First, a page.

The cardboard playhouse we furnished and gave to Tallis one Christmas as an alternative to a pile of traditional ‘presents’ may look spartan on the surface but she played with it every day for a year, and still remembers and asks for it, even now, months after we had to take it down as we needed more space for Byron’s arrival. I’ve found that the quality of play is actually so much better, with the kids playing for so much longer when they aren’t overwhelmed with too much choice and visual distractions. That’s why we’re pretty cut throat about things that languish at the bottom of the toy box – anything that doesn’t get played with for a while tends to get donated or recycled.
In the same vein, dressing our children in a mostly neutral colour palette and simple, minimalist styles isn’t for everyone but it’s a very personal choice that stems from my own childhood experience. My mum was very experimental with clothes – at the time I didn’t understand why I was the kid at the party with tartan trousers and a white tuxedo-style shirt when all the other little girls were in frilly skirts but now I see that she actually ended up nurturing a strong sense of style in me and the belief that it was good to be different, to think outside of the box. I can see the same thing happening with Tallis – yes, pink is her favourite colour and she loves dressing up as a princess as much as the next three year old, but already I’m starting to see an appreciation for the alternative in her which is very interesting.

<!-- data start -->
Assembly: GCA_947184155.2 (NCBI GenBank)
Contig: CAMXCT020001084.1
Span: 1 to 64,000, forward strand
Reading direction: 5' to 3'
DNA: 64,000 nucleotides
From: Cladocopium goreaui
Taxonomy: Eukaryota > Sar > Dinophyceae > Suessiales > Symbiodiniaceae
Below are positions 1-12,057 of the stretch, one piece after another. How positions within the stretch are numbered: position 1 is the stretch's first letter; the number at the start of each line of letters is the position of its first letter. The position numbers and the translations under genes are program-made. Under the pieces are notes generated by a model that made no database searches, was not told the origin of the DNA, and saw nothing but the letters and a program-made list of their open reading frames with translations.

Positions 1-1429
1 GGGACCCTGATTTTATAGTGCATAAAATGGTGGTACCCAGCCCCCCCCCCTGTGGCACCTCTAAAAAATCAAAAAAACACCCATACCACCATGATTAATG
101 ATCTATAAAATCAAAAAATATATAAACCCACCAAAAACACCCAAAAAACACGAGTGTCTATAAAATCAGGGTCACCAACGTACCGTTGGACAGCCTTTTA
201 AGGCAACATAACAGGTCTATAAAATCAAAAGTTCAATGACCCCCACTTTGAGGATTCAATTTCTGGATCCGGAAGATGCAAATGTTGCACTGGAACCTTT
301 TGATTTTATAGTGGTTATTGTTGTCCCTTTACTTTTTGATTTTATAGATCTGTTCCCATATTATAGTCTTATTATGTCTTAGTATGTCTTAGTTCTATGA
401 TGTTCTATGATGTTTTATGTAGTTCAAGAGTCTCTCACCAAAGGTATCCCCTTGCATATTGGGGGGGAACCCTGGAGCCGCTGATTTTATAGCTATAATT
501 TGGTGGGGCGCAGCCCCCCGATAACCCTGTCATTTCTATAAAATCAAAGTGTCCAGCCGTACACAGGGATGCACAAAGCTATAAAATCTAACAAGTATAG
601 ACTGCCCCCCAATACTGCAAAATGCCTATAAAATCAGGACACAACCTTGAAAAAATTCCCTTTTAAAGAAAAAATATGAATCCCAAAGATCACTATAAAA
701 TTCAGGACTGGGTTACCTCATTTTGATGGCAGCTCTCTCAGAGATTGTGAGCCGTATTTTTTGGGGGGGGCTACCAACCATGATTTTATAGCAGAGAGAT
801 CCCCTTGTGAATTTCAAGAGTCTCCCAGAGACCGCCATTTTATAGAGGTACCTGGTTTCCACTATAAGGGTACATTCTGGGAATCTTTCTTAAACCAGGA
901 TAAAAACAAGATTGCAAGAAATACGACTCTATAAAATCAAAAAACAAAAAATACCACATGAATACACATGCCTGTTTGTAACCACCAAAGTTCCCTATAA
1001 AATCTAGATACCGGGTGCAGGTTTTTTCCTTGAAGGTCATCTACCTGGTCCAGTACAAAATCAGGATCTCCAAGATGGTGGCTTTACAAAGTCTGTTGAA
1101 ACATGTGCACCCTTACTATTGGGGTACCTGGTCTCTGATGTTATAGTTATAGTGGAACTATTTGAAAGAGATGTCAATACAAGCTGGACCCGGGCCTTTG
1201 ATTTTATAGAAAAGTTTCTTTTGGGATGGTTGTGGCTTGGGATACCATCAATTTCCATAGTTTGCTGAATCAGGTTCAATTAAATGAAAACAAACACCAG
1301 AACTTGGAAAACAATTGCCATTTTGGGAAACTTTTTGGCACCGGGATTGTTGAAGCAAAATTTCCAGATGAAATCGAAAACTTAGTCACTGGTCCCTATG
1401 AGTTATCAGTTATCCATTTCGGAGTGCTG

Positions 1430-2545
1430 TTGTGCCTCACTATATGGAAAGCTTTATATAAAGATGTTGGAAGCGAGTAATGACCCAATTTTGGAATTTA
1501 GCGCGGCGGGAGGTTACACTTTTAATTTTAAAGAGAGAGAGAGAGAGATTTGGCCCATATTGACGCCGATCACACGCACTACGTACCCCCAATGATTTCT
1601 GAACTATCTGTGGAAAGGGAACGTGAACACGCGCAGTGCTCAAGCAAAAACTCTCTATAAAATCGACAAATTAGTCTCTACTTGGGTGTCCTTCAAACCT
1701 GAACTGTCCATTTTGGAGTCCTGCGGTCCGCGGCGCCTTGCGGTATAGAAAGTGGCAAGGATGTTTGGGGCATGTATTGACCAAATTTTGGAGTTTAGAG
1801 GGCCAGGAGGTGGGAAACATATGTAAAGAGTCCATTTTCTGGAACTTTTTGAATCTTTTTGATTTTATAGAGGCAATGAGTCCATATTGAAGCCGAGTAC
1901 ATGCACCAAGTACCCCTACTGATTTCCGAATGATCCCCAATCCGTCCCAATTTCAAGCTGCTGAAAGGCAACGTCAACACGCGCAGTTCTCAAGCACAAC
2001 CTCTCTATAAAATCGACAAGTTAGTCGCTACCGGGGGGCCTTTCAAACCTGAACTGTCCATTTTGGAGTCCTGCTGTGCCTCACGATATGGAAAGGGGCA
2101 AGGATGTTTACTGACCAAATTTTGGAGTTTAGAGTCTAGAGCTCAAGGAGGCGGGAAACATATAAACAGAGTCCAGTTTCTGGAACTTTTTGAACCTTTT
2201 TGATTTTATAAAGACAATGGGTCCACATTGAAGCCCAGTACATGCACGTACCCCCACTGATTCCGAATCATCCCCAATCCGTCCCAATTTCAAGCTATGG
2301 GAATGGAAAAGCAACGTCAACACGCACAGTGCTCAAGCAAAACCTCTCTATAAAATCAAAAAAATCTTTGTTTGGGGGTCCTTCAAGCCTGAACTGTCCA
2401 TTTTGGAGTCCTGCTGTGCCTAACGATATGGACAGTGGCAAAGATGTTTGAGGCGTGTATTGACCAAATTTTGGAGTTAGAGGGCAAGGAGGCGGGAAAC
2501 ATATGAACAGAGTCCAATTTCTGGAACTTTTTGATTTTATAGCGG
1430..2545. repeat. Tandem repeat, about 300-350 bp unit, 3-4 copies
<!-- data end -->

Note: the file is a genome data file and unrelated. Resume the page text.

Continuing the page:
What does Minimalism mean to you?